One problem that can sometimes arise during probate is that the estate executor decides that they’re going to remove assets from the deceased person’s home. This can be in direct violation of the estate plan and may violate the rights of the beneficiaries.
After all, one of the main duties of an estate executor is to go through all of the assets and take inventory of them. This allows that person to then distribute those assets in the way described in the will. But, if they remove items beforehand, then beneficiaries who are supposed to receive them may not get what they are due.
Why would someone do this?
This is unlikely to be a problem if the estate executor is a third party who is unconnected to the family. But one reason it may happen is if the person who passed away simply chose one of their heirs to also serve as the executor. This person would then directly have something to gain.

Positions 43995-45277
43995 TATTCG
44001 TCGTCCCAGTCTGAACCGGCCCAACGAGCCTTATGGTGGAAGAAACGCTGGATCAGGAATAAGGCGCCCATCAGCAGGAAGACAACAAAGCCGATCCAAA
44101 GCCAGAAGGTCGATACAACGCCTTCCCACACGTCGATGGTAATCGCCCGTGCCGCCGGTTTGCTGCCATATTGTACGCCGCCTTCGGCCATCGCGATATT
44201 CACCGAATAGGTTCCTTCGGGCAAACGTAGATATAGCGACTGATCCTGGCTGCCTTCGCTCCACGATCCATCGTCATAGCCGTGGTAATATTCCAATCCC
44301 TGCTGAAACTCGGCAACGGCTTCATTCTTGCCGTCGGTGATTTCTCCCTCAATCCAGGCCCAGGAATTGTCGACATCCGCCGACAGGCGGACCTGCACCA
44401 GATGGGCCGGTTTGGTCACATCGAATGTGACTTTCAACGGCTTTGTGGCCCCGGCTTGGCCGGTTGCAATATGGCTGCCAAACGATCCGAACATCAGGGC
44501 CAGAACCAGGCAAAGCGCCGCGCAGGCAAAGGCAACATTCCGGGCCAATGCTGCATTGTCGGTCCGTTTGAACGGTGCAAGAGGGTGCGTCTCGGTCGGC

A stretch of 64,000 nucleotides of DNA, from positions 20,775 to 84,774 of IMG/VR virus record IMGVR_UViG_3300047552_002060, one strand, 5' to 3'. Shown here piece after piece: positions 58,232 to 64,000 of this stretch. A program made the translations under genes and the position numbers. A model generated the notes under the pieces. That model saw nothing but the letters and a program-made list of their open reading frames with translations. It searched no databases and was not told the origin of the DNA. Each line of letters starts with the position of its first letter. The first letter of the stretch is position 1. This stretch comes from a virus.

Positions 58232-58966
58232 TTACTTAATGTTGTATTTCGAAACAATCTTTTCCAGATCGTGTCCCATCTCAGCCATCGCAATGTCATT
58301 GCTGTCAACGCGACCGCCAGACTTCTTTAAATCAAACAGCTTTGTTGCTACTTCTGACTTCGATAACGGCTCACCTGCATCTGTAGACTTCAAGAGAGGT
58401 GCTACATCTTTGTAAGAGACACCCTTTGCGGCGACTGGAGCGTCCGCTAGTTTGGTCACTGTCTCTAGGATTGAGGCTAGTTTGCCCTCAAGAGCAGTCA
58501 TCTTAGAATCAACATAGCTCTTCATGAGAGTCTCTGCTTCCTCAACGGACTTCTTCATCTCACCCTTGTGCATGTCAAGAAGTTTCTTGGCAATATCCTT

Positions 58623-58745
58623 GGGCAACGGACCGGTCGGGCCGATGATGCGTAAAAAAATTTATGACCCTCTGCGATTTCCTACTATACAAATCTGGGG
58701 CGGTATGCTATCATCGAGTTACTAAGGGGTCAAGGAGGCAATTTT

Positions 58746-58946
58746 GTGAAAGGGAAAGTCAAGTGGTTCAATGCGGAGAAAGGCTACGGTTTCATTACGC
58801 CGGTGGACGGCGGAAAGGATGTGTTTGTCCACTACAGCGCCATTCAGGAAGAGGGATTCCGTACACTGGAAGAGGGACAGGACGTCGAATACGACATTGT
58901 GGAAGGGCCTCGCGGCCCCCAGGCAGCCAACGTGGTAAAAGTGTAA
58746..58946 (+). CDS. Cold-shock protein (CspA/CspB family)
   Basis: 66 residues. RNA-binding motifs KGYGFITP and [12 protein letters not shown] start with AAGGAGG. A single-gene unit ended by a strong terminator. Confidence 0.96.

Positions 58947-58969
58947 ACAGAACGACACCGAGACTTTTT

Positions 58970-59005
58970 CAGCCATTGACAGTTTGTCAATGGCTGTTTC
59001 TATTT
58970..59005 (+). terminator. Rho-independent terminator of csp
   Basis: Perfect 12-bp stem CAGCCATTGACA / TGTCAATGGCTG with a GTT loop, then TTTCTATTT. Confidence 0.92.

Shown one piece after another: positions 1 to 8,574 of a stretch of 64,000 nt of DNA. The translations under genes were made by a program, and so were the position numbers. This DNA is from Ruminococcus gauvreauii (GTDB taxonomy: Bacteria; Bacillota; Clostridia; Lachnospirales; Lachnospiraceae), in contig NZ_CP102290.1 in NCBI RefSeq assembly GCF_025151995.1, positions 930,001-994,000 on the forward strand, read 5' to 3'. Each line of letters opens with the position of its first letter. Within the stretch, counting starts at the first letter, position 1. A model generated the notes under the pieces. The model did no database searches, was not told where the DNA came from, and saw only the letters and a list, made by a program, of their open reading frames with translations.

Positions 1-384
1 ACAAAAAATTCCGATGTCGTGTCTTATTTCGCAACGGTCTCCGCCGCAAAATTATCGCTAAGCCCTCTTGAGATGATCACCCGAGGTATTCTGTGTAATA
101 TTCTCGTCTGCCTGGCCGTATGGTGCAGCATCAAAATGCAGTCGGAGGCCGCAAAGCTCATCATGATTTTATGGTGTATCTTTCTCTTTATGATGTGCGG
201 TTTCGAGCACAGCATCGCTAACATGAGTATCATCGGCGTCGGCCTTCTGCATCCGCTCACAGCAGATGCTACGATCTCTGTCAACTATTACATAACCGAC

For instance, perhaps all of the siblings wanted the same item from the home that had sentimental value to them. The will did not assign it directly to any one person. Therefore, when the estate executor went into the house to begin the inventory, they decided that it was their chance to take that item for themselves. This could happen with something like a painting or a book collection, or even an asset that has very little financial value.
If this does happen, the other heirs may take issue with it. It’s important for them to know about all of the legal options that they have if their rights have been violated.